About us
We are Pee&Poo. Escapeees from the bathroom, we are entering the world on a journey filled with new adventures. Maybe we can stay with you for a while?

Tuesday, October 24, 2006

Winter Vacation in Egypt

Well... Mohammed was going to come here in December to visit me... but due to recent events, that won't be happening. So now, I have decided that I will go to Egypt for my 11 day vacation. Yay!!!! Back to Egypt!!! I'll be missing out on the Christmas dinner that everyone here is planning... but that's okay. I'll be in Egypt!!!
Now I just have to get tickets. I've already been looking around trying to find the best prices. For some stupid reason, flights in the opposite direction (starting in Egypt) are about 2/3 of the price that I have to pay (I had originally been pricing out flights for M). Around $400 difference!!!! WHY????

Sunday, October 22, 2006

at the kindy school...

There are 10 classes at the kindergarden.
1st floor:
Roe Deer (no-ru) class - 3/4 year olds
Deer (sa-seum) class - 4/5 year olds
Hippo (ha-ma) class - 3/4 year olds
Squirrel (da-ram-jui) class - 4/5 year olds
The main office is on the 1st floor, as well.
2nd floor:
Elephant (ko-ki-ri) class - 4/5 year olds
Giraffe (ki-rin) class - 5/6 year olds
Hibiscus (mu-gung-hwa) class - 5/6 year olds
The kitchen, the piano classroom, a little other classroom (Chinese? Math?) and the small English classroom are also on the 2nd floor. (The 2 Korean-English teachers each get half of each class at a time, one in the English room, one in the class's classroom. They switch every month.)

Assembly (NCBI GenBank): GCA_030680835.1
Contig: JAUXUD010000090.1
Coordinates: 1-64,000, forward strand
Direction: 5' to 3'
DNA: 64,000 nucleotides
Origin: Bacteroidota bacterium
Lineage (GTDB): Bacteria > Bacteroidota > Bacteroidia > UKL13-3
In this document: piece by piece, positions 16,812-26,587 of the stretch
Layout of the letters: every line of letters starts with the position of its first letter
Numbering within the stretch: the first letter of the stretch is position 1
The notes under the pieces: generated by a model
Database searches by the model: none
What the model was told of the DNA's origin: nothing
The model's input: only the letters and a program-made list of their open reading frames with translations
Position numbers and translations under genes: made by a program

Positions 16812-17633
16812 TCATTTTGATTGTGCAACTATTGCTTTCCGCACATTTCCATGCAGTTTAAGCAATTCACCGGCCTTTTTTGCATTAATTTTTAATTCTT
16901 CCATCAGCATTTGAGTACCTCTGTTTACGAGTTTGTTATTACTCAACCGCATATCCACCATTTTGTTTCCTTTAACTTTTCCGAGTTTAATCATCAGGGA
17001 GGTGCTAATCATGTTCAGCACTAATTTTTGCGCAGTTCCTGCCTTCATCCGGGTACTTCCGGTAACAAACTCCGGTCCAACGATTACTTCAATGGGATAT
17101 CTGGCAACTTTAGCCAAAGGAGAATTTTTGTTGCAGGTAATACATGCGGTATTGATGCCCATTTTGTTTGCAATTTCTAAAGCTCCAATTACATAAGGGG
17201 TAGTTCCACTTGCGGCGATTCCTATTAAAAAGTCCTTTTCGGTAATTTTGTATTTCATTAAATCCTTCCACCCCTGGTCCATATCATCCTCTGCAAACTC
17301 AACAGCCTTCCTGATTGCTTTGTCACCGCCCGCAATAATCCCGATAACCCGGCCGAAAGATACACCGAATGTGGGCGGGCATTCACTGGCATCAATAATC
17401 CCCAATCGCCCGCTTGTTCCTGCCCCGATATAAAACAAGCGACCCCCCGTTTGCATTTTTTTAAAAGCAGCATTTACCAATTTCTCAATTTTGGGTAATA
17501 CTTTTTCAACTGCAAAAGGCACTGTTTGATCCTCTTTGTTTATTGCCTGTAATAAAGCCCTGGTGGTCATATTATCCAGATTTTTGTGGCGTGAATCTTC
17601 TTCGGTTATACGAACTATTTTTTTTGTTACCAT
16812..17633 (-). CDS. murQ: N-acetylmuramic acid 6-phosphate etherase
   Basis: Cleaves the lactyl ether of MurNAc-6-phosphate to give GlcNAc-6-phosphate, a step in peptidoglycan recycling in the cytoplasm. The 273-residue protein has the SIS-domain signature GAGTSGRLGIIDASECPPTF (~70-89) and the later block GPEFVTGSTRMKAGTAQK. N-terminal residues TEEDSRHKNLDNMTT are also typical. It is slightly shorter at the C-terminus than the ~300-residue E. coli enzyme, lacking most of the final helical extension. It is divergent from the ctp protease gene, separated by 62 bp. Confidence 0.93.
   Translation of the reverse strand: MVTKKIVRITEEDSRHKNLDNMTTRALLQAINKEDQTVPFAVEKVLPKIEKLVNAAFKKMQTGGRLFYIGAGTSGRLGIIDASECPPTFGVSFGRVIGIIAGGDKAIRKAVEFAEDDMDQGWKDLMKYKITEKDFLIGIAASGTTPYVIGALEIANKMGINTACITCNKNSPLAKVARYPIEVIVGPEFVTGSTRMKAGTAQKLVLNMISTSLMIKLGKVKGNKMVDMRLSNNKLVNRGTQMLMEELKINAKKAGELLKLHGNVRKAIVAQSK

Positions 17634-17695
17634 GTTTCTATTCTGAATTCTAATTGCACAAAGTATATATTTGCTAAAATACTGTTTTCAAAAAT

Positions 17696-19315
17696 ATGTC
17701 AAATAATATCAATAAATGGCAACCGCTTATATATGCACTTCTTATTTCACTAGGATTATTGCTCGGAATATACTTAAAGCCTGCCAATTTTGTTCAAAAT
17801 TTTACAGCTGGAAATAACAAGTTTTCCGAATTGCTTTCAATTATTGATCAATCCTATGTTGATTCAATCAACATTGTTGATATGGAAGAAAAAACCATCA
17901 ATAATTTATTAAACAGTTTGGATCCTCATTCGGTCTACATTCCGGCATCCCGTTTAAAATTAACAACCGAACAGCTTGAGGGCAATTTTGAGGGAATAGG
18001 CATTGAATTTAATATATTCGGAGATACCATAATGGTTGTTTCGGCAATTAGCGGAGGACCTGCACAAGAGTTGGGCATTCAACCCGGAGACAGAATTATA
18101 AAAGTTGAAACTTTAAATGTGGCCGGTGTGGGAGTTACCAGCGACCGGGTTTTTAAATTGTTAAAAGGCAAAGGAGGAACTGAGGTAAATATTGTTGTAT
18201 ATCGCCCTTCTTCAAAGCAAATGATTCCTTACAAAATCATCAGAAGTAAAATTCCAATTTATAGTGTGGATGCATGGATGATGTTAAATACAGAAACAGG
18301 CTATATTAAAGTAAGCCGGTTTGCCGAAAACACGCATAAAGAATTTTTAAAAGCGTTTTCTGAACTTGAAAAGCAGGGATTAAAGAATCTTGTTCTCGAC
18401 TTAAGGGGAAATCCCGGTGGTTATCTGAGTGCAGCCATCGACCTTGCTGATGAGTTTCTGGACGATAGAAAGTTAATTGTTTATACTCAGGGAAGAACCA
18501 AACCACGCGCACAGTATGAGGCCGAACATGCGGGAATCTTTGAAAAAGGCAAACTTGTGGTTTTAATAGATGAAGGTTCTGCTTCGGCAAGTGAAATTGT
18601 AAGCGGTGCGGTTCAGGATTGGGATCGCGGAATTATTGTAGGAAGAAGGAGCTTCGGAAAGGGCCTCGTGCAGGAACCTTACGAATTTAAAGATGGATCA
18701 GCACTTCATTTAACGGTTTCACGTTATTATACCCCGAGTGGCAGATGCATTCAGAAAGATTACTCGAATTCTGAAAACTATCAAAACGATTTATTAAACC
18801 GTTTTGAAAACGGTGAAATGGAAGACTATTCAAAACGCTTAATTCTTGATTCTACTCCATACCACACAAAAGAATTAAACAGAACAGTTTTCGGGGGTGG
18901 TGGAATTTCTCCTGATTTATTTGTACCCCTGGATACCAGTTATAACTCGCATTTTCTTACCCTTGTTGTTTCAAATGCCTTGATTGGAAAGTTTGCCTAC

3rd floor
Dandelion (min-deul-lei) class - 5/6 year olds
Forsythia (gae-na-ri) class - 5/6 year olds
Azalea (jin-dal-lae) class - 5/6 year olds
There is a children's bathroom on each floor, but the 3 floor bathroom is outdoors, on the half that is roof. There are 2 teacher bathrooms, on the 1st and 2nd floor.
The basement has a large multi-purpose room (for ballet and taekwondo, etc), a small swimming pool (not deep, as it is for the kids' swimming lessons), and a shower room.
I teach each class for 15 minutes, and then move on to the next one. Unfortunately, the order is not according to the floor or level, which means I get to go up and down the stairs all day. Also, the clocks aren't in sync at all (some up to 5 minutes different from others), which means I have to carry my phone around and keep checking the time to make sure I'm keeping on time. The clocks in the halls aren't right either. And I am often late for classes because I am constantly being bombarded by little munchkins every time I walk down the hall. They seem to enjoy attaching themselves to my legs. Oh well.